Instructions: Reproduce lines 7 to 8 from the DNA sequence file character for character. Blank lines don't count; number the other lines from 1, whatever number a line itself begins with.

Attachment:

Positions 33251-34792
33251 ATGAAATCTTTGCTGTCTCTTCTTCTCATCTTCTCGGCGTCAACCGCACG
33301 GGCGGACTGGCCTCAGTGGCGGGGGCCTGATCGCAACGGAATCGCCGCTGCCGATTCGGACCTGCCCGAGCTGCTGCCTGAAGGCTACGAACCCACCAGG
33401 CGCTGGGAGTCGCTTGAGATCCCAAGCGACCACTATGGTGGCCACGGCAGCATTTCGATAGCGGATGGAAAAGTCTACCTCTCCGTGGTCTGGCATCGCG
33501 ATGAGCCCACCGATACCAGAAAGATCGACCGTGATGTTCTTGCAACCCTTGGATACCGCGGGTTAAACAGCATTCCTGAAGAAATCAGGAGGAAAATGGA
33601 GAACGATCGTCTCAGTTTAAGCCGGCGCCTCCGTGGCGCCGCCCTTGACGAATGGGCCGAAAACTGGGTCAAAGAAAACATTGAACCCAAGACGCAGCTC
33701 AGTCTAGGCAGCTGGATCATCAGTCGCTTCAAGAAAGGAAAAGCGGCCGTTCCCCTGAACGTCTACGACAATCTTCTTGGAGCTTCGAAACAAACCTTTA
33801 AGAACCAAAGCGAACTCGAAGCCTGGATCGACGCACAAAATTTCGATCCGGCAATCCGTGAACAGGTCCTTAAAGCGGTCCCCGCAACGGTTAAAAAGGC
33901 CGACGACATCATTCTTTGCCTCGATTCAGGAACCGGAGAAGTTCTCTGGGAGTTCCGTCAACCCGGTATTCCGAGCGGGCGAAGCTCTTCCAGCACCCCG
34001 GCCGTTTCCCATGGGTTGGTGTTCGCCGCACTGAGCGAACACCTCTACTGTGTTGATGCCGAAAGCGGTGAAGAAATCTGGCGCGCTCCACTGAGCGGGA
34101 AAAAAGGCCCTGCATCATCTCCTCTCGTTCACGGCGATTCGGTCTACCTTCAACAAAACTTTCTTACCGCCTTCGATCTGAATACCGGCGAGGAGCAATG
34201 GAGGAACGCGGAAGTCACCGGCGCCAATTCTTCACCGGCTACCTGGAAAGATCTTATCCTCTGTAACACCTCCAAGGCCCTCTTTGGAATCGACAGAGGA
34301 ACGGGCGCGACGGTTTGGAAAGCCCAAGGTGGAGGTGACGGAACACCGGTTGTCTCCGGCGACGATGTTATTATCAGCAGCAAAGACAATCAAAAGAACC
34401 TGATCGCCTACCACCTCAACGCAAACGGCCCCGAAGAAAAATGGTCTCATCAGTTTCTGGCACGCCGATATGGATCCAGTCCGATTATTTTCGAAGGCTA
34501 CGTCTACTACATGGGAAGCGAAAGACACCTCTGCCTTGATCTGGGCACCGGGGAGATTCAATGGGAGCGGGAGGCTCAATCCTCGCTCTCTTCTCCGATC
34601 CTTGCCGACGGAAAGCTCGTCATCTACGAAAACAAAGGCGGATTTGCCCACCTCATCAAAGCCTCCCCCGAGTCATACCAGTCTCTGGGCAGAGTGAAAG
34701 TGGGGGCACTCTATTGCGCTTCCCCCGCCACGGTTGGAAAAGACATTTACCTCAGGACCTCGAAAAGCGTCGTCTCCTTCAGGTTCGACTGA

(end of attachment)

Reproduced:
33701 AGTCTAGGCAGCTGGATCATCAGTCGCTTCAAGAAAGGAAAAGCGGCCGTTCCCCTGAACGTCTACGACAATCTTCTTGGAGCTTCGAAACAAACCTTTA
33801 AGAACCAAAGCGAACTCGAAGCCTGGATCGACGCACAAAATTTCGATCCGGCAATCCGTGAACAGGTCCTTAAAGCGGTCCCCGCAACGGTTAAAAAGGC